Rayme Nyembwe has enjoyed “learning how to collaborate with people who don’t speak my language.” Linnea Brown got a kick out of seeing a Skype view of an open-air, rooftop classroom in Port Au Prince, Haiti. (She thinks having a similar classroom at her school would be “awesome,” but not so much in rain or cold weather.) And Tyler Josephs has enjoyed learning to speak Creole French, along with making friends from a distant culture—distant geographically, not distant in spirit.
Rayme, Linnea and Tyler are among the Otter Lake Elementary third-graders who have used the Skype video app to get to know fellow students, over 3,000 miles away, at the ANA school in Port Au Prince, Haiti. And that’s only the beginning of how students are making global connections in White Bear Lake Area Schools.
Kindergarten students at Birch Lake Elementary School have enjoyed a similar long-distance video project, using Google+ Hangouts—a free video chat service—to bond with fellow kindergartners at a school in Barcelona, Spain. The teacher there is Silvia Sanz, a former student teacher who studied with Birch Lake Elementary teacher Kathleen Elletson two years ago in White Bear. Also, students at a third White Bear Lake elementary school, Matoska International, have been communicating with students and teachers in Africa.
“The goal is to help the kids learn that kids are kids everywhere and that they all like to do the same things,” says Luane Oklobzija, the Otter Lake teacher who arranged the Haitian project, with help from Steve Asper, the district’s technology support manager.
Because much of the recent U.S. mass media information about Haiti has pertained to large-scale disaster-relief aid to the earthquake-torn country, “I wanted to make sure my third-graders understand we can learn as much, if not more, from them, as they can from us,” Oklobzija says.
Through this project, “I think we have learned we have lot in common. My kids have had the opportunity to see kids who are really working at learning in a different kind of environment. They’ve learned how we’re alike and how we’re different,” Oklobzija adds. At one point, the two groups of students collaborated on a joint art lesson making a Haitian art project with tin foil, pencils and markers.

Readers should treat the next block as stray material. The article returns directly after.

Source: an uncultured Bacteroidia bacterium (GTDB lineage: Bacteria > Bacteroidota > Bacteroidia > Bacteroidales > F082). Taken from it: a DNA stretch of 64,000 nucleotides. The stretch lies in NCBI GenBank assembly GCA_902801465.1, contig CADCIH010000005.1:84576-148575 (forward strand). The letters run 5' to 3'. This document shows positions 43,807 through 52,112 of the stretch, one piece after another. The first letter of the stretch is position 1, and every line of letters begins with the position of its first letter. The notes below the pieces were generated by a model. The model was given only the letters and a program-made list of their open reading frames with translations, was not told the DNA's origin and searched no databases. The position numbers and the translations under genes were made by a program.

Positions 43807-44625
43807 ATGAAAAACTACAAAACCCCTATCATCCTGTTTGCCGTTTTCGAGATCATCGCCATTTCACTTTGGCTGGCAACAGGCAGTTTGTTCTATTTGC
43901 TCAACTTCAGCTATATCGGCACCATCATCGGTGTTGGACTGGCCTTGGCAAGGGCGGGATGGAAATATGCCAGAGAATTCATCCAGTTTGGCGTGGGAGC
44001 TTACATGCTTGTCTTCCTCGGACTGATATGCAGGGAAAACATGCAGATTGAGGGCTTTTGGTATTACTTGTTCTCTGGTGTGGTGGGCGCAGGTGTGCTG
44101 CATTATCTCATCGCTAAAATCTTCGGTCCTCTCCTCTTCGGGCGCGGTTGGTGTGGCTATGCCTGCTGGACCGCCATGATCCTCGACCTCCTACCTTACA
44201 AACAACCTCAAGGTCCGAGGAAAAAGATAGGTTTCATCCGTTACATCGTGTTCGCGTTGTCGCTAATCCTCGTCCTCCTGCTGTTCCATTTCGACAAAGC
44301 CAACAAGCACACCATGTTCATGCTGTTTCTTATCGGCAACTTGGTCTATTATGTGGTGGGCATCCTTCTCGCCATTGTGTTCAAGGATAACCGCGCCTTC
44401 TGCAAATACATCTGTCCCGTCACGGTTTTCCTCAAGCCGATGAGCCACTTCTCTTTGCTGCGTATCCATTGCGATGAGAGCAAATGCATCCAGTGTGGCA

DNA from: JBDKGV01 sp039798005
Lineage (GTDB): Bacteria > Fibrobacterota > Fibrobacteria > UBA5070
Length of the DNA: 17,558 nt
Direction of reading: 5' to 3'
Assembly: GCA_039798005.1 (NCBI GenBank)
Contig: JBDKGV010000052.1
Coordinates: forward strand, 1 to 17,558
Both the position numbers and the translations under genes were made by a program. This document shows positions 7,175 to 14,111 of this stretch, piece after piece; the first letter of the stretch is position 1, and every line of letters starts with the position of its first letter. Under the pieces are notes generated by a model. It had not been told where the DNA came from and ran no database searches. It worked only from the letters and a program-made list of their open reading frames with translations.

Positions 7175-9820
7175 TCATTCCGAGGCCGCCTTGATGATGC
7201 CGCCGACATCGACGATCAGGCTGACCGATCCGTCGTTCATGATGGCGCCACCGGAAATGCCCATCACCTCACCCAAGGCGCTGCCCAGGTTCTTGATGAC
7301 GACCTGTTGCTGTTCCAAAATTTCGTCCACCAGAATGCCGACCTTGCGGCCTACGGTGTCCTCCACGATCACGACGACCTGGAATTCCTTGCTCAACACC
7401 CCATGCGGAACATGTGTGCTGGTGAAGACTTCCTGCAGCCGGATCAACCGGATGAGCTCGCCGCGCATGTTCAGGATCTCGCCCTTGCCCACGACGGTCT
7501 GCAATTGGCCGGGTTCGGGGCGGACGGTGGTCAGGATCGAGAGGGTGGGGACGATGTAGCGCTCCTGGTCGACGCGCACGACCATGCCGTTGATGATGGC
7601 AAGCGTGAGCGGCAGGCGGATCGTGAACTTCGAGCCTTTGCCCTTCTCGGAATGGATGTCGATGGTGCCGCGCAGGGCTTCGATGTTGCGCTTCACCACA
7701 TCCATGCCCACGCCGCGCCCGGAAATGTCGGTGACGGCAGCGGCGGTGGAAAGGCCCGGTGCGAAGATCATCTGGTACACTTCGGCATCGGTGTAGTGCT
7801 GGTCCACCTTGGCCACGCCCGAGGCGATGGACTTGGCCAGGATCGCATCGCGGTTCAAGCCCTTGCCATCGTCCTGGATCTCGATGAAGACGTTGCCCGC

The connection with the Haitian school came through Asper’s volunteer work with a St. Paul-based nonprofit called Kozefo, which donated funds to provide the school with a new computer lab as well as a technology teacher.
At the White Bear schools, the global communication projects “developed organically” through individual connections and teacher initiative, according to Asper. The key was “fostering the idea that we have the technology available right there for students and teachers.” While the international communications projects “come from individual teachers, they are also something we encourage.” The district has 1.5 FTE instructional specialists who help teachers with “anything related to best practices in teaching—how do we incorporate technology, not just for technology’s sake but for really enhancing learning for students. Part of our mission is to have globally informed students going out into the world,” Asper says.
Elletson agrees that the long-distance dialogues are a valuable learning experience that should be made available to more groups of White Bear students in the coming years. The experience “does so much for students; it makes their world seem a lot bigger,” says Elletson. “And having those international connections helps them learn there is so much more to give, to see, do and experience in the world.”